In regard to deification, McGrath states "[For Augustine]...[t]he righteousness which man thus receives, although originating from God, is nevertheless located within man, and can be said to be his, part of his being and intrinsic to his person. An element which underlies this understanding of the nature of justifying righteousness is the Greek concept of deification, which makes its appearance in the later Augustinian soteriology" [Ibid, 31-32].
Next Apolonio Latar quoted a few Church fathers. Recall, I mentioned that McGrath notes "The pre-Augustinian theological tradition, however, may be regarded as having taken a highly questionable path in its articulation of the doctrine of justification in the face of pagan opposition" [ibid. 18-19]. McGrath mentions that "For the first three hundred and fifty years of the history of the church, her teaching on justification was inchoate and ill-defined"[ Ibid. 23]. Despite this, Apolonio quotes Fathers. One has to question Apolonio’s reasoning here. Is he saying McGrath is mistaken? Is Latar able to navigate a path from Augustine back to the 1st Century? Do the citations he uses prove that dikaioo ("to justify") means "to make one righteous" ? No the citations do not.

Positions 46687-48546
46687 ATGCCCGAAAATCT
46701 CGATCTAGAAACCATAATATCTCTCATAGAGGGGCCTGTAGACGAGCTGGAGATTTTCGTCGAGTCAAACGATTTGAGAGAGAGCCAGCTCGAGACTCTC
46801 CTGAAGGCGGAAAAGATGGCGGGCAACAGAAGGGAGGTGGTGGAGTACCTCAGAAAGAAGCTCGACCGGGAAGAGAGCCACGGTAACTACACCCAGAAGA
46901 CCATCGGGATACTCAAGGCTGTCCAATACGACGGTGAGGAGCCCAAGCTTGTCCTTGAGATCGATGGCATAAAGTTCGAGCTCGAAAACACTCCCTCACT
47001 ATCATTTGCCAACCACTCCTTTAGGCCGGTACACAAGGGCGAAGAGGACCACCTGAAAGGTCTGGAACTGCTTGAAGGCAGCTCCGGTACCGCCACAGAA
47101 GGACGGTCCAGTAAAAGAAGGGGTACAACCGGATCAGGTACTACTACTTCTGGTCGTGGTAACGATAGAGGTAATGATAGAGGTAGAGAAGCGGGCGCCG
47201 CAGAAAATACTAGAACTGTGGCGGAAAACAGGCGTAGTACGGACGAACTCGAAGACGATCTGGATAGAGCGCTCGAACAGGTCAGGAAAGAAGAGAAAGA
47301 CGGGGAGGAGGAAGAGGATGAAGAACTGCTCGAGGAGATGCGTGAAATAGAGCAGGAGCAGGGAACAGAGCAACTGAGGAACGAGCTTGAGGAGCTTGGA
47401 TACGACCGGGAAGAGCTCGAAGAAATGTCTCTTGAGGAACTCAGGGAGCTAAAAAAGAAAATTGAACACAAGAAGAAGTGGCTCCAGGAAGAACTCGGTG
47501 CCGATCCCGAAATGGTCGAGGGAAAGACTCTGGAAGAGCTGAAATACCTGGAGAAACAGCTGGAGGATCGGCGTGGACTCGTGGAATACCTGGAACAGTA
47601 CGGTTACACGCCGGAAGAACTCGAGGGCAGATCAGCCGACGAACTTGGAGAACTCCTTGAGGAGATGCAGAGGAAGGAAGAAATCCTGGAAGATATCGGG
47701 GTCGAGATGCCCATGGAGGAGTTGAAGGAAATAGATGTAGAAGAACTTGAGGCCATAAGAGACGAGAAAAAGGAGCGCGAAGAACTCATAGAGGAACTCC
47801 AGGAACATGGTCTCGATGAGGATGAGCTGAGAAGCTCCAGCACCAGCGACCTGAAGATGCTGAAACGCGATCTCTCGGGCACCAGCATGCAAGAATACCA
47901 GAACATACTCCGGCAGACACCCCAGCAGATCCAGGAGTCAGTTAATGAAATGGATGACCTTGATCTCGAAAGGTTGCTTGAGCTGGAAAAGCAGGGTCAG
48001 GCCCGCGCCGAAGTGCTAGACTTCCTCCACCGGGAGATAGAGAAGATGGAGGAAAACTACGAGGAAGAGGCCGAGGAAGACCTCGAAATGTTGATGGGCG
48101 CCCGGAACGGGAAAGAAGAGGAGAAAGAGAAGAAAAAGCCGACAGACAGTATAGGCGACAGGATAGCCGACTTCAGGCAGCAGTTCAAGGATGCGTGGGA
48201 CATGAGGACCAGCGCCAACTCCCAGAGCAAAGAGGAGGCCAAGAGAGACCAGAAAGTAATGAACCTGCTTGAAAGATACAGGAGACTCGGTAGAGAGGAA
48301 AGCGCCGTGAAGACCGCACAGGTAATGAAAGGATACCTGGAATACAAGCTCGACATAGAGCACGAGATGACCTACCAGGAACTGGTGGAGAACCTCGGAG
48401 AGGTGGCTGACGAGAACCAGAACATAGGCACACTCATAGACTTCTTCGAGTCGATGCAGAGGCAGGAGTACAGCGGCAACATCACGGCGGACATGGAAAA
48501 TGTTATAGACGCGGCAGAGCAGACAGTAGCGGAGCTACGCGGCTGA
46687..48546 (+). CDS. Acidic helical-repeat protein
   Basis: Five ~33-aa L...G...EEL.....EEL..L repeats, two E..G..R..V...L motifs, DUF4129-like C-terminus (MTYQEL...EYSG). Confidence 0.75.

His first citations are from Clement’s Letter of the Romans to the Corinthians (chapter 48 and 30). In the passages Apolonio uses, Clement exhorts the Corinthians to root out sin in their lives and church. Missing is any discussion of Paul’s understanding of Justification.
That being said, In chapter 32, Clement excludes works from the gospel, including: “…works done through ourselves, or through our own wisdom or understanding or piety or works which we have done in holiness of heart”. Clement notes we have been called through God’s will in Christ Jesus “through faith, by which the almighty God has justified all who have existed from the beginning…” Then, Clement continues in chapter 33 to encourage his readers to do the works he had just excluded from the gospel: “What shall we do, brothers? Shall we idly abstain from doing good, and forsake love? May the Master never allow this to happen…. Let us hasten with earnestness and zeal to accomplish every good work.”